Dr. Ellen Prince, professor emerita of linguistics, died of cancer on October 24, 2010, at her home in Philadelphia. She was 66.
Born in Brooklyn in 1944, Dr. Prince earned a BA (1964) and MA (1967) in French from Brooklyn College. She did graduate work in linguistics at NYU before earning a PhD from Penn in 1974.
She joined the faculty of the Penn Linguistics Department as an associate professor that same year. She was promoted to full professor in 1987 and served as chair of the department from 1993 to 1997. Dr. Prince also held a secondary appointment in the department of computer and information science. She retired and was accorded emeritus status in 2005.
She was a visiting professor at many universities in the US and abroad, including the University of Amsterdam, Charles University in Prague and Heinrich Heine University in Dusseldorf, Germany.
Throughout her career at Penn, Dr. Prince served on over 20 committees and supervised many doctoral dissertations.
Dr. Prince was also active in the affairs of the Linguistic Society of America, serving on the executive committee and in many other capacities. Among her many honors were the Presidency of the Linguistic Society of America in 2008 and election to the American Association for the Advancement of Science.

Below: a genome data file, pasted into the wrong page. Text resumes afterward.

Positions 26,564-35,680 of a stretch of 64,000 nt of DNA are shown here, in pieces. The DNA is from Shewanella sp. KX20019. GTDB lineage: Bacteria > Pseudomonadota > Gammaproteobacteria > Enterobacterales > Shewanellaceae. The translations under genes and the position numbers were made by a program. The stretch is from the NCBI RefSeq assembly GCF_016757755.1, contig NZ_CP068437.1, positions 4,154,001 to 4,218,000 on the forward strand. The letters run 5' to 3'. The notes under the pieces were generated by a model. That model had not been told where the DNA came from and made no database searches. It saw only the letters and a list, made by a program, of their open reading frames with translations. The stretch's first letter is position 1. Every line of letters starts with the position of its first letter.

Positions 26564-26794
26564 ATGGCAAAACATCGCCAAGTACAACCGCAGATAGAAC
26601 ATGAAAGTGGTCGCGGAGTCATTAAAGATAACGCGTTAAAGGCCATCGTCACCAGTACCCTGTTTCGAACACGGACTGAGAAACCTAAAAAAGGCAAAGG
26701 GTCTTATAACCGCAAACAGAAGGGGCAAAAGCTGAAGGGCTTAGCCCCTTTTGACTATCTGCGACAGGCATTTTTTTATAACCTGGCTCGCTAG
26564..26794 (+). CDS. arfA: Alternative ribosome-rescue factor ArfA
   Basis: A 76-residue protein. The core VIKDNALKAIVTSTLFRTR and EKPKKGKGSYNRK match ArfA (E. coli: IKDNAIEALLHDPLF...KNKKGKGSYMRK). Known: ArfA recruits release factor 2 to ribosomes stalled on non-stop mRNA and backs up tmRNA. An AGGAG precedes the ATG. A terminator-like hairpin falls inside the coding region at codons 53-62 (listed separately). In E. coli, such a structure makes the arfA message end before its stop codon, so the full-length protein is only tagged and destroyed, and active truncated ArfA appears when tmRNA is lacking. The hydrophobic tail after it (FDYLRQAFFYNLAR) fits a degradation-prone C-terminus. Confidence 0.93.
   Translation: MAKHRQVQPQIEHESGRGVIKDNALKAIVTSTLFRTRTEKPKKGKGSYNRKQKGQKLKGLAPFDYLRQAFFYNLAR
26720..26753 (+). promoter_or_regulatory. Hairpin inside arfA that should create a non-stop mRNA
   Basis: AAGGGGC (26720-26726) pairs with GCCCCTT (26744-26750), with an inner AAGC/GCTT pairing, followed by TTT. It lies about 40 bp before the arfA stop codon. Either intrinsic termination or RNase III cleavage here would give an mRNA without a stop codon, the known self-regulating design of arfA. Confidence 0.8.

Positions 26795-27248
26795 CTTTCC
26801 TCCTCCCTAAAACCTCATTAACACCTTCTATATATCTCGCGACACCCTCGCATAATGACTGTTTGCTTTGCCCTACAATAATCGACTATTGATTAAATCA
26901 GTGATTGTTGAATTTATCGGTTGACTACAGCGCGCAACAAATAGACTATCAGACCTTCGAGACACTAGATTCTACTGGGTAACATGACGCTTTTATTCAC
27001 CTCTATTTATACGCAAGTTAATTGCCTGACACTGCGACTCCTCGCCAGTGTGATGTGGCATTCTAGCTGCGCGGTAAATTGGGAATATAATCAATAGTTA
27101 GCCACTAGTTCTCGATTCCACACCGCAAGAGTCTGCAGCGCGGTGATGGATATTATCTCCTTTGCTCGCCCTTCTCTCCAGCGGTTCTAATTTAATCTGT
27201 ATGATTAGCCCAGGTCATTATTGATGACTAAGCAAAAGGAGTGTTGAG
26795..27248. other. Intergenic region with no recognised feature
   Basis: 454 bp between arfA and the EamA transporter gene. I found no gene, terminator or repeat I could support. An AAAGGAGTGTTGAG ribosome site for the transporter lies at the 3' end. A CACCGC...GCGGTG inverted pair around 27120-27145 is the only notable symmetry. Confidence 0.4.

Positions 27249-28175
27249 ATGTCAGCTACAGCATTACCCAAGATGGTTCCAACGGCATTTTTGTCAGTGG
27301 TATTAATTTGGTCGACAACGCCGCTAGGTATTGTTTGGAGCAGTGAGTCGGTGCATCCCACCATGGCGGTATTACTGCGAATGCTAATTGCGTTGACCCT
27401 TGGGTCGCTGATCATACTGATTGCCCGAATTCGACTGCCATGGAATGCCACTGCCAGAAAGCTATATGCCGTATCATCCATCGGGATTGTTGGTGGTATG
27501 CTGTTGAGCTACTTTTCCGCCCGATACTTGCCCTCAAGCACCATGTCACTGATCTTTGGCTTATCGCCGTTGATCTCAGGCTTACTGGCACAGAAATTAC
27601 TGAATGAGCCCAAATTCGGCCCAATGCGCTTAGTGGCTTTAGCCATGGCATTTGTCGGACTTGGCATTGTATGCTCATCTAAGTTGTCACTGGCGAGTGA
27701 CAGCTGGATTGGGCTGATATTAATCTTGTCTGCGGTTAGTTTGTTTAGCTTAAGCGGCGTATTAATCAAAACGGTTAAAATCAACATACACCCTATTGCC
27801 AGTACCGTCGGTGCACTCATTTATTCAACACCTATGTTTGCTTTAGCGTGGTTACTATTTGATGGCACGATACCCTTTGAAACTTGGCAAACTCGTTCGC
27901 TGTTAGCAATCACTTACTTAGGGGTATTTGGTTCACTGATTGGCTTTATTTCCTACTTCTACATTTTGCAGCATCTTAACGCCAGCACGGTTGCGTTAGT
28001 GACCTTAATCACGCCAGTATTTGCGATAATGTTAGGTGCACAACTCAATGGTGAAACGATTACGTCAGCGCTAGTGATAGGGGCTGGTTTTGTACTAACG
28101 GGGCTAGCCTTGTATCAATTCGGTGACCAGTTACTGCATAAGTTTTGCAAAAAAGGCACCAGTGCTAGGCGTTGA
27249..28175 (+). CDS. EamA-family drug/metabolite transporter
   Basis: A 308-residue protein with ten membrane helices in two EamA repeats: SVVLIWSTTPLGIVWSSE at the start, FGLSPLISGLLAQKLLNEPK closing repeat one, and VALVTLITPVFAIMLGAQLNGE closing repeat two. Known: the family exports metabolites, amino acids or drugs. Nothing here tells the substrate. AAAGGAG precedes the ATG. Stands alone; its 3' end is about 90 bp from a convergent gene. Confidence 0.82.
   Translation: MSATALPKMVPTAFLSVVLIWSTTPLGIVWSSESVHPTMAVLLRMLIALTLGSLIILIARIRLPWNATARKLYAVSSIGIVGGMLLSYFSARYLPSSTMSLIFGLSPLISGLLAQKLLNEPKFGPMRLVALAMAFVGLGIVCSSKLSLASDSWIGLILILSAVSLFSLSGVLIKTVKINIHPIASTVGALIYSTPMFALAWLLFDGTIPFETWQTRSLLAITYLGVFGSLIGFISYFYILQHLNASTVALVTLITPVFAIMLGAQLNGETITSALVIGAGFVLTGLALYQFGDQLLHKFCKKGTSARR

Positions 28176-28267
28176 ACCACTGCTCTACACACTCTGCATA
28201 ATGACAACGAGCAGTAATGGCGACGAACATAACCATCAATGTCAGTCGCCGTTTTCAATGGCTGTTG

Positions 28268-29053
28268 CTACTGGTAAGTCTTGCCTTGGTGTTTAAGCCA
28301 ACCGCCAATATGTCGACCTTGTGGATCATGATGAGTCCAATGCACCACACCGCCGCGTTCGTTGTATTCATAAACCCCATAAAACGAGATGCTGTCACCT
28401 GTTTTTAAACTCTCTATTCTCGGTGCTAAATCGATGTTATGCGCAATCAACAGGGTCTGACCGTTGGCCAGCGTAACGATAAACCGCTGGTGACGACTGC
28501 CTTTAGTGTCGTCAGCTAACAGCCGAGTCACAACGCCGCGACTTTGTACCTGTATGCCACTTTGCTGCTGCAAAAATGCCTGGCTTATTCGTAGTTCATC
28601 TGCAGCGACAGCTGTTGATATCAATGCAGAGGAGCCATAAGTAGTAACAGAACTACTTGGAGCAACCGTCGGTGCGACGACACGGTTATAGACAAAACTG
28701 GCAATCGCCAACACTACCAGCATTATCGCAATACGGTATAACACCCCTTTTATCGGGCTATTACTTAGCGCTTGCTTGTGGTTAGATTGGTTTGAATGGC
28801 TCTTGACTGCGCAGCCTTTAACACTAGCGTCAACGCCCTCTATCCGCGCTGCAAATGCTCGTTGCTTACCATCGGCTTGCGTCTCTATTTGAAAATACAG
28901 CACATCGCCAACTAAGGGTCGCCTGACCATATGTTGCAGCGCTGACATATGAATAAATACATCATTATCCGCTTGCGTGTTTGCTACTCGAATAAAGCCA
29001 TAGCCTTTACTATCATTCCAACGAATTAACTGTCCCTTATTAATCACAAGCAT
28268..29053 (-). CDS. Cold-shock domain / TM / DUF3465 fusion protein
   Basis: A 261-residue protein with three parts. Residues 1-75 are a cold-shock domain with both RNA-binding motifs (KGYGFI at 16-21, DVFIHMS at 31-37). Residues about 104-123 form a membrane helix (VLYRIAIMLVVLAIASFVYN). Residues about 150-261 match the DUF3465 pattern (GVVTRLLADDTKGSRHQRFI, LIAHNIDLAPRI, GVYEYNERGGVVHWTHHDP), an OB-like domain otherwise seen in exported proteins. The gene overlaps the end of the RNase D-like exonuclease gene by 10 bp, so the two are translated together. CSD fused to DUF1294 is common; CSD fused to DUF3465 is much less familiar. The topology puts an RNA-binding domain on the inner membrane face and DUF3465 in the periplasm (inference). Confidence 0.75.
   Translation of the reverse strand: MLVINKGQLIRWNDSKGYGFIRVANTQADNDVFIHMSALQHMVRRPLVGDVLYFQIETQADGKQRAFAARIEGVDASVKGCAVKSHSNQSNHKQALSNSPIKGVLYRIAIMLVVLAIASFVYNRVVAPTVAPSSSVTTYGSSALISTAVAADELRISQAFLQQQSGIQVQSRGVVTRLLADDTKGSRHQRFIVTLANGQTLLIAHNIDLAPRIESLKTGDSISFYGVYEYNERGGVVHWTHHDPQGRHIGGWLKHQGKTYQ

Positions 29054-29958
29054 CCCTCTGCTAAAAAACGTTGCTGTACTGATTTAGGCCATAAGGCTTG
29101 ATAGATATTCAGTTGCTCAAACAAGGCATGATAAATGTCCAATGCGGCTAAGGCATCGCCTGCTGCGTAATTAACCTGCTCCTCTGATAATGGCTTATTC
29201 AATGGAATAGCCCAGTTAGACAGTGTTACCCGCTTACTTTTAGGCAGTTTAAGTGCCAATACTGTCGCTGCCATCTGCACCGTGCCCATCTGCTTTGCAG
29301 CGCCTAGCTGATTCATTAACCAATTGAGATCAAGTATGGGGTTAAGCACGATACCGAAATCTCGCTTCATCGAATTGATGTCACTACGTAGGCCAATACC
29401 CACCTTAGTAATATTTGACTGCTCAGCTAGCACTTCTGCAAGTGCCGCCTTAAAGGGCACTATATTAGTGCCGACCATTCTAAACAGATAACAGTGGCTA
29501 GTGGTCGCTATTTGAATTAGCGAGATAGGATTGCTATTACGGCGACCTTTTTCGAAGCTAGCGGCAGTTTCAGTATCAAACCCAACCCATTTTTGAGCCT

A pioneer in linguistic pragmatics, Dr. Prince worked on her own and with many colleagues and students on various aspects of the subject. Several of her incisive and tightly argued papers became classics in the field. She is perhaps best known for her typology of information statuses in discourse, based on the study of naturally-occurring data; she also devoted major efforts to the study of the pragmatic functions of syntactic constructions, including the various species of cleft and left-periphery constructions, including topicalization and left-dislocation. She had a particular interest in Yiddish and used her knowledge of that language to do groundbreaking work on the cross-linguistic comparison of the pragmatic functions of syntactic constructions. In later years, she continued her work on the referential status of noun phrases in the framework of centering theory, as developed by colleagues Aravind Joshi, Scott Weinstein and Barbara Grosz.
She is survived by her husband, Gerald Prince, professor of Romance languages in SAS.